A friend and I traveled to Portugal for five days in search of work by Alvaro Siza and to take a quick break from Rome before finishing out the semester. I decided to photograph and write rather than primarily draw for a change of pace, due largely to the limited amount of time we had. I came [r/h]ome with a handful of ideas and explorations that I am eager to get started on.
We saw far too much to digest and condense into one post, so I’ll leave some photos and thoughts about Lisbon today and tomorrow and follow up with Porto later.
There is an extremely tangible energy and aesthetic of discovery in Lisbon that is instantly recognizable when one thinks of the imagery in the Legend of Zelda Windwaker, Cloud Atlas or Pirates of the Caribbean. The symbolism and imagery is clear: chart the unknown! take to the seas! spoils! MAPS! This imaginary comes from Lisbon’s (and Portugal’s) role as the literal and historical point of departure for the hugely significant Age of Discovery, where new trade routes with Africa and India and the discovery of the Americas ‘reduced’ the size of the Earth into a more legible and globalized world. Somewhere there is an incredible set of maps that reveal not only the Earthscape as we believed it to change based on new voyages, but also the psychological attitudes these discoveries entailed. My knowledge is very limited on the history of Portuguese exploration, but I am eager to pick up some books on the movement back at Parks library, and the energy and aesthetic is truly infectious.
Our first stop towards Siza happened at the Oriente transit stop by Santiago Calatrava:
The transit hub connects four levels of transportation, embodying a variety of biomorphic forms that have aged much better than I was anticipating. This being the first Calatrava work I have seen in person, I was skeptical of the design (due largely to his recent legal problems in numerous countries), and initially ashamed at how quickly I loved visually tracing the swooping profiles, imagining a life in motion and a future of skeletal architecture married to the forms of nature. The spines of fish and the canopy composed of leaves all seem contextually sensitive with the shoreline’s constant sun and breeze.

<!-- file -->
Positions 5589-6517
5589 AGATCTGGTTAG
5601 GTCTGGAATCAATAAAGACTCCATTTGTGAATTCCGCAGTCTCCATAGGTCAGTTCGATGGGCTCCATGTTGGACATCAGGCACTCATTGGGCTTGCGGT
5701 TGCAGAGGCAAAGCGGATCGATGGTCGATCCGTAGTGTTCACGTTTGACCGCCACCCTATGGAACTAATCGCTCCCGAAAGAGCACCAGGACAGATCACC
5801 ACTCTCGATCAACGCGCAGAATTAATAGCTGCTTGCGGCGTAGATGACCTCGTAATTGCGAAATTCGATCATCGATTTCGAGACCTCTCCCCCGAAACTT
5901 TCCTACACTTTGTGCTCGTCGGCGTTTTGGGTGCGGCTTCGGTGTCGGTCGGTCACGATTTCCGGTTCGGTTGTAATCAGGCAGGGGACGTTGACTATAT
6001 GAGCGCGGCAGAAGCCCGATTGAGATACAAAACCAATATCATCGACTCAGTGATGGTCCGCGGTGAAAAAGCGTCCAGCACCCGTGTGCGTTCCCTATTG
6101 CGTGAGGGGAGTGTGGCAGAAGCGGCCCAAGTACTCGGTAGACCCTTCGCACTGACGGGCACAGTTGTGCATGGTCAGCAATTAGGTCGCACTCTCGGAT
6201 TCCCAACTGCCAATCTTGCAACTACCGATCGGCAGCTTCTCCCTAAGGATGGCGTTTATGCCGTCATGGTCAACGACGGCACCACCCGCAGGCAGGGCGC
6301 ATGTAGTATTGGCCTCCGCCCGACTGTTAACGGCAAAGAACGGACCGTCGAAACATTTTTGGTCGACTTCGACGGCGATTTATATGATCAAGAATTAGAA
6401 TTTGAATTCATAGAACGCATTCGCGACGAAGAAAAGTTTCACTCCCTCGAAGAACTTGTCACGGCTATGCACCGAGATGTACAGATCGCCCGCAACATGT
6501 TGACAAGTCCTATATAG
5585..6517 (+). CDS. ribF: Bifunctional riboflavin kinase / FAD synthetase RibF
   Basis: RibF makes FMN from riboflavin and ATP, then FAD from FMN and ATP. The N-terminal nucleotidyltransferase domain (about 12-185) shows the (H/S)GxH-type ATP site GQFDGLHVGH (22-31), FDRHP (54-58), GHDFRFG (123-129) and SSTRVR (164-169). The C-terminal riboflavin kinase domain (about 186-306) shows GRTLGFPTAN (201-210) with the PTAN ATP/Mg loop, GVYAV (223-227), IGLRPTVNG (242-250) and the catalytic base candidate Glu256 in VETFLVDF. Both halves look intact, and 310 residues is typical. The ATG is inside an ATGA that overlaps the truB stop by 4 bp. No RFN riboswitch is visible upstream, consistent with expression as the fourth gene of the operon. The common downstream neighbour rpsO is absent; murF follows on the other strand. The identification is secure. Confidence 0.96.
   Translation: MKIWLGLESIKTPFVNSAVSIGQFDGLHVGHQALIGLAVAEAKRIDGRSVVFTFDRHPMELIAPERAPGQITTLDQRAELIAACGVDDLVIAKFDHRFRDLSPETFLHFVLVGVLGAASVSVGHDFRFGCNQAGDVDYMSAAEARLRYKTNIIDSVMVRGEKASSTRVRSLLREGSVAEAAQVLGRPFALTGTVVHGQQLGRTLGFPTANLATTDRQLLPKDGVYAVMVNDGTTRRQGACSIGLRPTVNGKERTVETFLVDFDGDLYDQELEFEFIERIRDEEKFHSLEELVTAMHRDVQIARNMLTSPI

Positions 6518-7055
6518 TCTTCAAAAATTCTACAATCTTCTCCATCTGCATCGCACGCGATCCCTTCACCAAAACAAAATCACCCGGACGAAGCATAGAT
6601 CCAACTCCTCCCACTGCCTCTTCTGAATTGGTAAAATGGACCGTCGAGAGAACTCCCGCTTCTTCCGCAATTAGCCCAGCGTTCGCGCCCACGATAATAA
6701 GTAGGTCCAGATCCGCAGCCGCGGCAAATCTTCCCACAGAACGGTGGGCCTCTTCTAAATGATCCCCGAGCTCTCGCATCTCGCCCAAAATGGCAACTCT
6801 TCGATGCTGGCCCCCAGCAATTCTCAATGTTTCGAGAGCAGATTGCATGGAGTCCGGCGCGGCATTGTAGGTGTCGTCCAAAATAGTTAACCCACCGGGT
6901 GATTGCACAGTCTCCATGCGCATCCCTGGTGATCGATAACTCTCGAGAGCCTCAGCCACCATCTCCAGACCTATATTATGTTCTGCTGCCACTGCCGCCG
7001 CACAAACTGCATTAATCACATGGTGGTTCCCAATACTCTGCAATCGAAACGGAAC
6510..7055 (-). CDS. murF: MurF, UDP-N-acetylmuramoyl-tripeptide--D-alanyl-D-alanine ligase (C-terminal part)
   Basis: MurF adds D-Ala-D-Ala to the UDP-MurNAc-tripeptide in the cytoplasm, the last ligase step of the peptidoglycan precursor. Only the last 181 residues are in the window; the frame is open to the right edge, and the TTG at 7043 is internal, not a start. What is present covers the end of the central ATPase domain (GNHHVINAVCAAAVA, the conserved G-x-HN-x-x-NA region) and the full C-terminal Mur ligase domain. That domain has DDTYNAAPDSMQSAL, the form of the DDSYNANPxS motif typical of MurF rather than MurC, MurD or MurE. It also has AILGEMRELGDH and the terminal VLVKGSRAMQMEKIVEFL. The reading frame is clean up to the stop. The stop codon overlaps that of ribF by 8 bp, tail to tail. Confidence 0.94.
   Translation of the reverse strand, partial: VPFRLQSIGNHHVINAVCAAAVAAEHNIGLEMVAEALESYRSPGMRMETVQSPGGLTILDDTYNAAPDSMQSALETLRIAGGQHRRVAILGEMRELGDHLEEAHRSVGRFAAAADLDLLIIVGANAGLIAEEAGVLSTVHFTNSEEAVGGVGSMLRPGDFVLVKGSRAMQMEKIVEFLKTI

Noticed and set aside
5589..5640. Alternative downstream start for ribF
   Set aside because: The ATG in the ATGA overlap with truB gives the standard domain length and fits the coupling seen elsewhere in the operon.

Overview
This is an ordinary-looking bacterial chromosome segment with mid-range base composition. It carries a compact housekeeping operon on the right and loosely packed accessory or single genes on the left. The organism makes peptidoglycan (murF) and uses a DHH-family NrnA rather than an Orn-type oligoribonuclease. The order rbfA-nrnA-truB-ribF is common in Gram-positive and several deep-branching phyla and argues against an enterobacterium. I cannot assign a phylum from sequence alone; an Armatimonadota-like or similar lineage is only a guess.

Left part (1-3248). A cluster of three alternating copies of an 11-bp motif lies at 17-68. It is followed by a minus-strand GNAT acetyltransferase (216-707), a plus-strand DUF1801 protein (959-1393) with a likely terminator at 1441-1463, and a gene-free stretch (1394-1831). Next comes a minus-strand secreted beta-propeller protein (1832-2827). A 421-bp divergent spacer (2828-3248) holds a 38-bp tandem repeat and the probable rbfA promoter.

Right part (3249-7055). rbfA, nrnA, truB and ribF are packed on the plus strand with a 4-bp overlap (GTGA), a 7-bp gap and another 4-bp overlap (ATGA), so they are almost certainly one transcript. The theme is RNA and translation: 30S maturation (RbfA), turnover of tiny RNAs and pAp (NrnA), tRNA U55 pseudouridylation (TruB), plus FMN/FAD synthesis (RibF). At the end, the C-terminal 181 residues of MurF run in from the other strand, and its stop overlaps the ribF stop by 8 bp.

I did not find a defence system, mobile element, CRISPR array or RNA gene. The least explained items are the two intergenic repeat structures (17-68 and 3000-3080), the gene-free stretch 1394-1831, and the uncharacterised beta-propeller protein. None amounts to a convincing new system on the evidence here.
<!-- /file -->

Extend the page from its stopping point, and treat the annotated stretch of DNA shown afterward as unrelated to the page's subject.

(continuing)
Across the street stood Siza/De Souto Moura’s ’98 Expo Pavilion:
Despite the structural acrobatics of suspending a material like concrete (a material used for its strength in compression) in tension (note the steel cables detail), the visual and spatial qualities the work exuded was astounding. The weightless ‘sail’, likely to billow or ripple at any moment (another reference to oceanic voyage), protects the occupant from the sun, while framing the city and the ocean in one simple move.The ‘whoa’ moment one encounters when entering beneath an architectural underbelly of such a tremendous size, happens just within its loosely defined confines, as the cone of vision is filled with the curvature of gravity. This gravitational bending, heightens our relationship to the ground and to the presence of the distant horizon.
As opposed to simply underpasses or flat planes, an architectural ‘underbelly’ must take the profile or sectional quality of convexity between the ground and the sky. This kind of curvature, (something I tried in the recent River Memorial project) communicates a kind of bending of space, signifying a weight, a perceptual challenge to our vision and an acceptance of the shape of the earth and our relationship to it. A formal image that comes to mind is Atlas, holding up the Earth on his shoulders. There is an abstracted tinge of melancholy and the sublime in the underbelly, a formal burden I believe we resonate with as humans. I will continue to explore…
In a display of irony, the pavilion is currently housing a T-Rex, used to advertise an exhibit in the once ’98 world expo building (the constant problem with pavilion buildings: how to use them post-expo?). The T-Rex was dwarfed by the pavilion, its ferocity belittled by an architecture so unique and massive; the pavilion in turn belittled by the T-Rex.
I’m stopping for the night – obrigado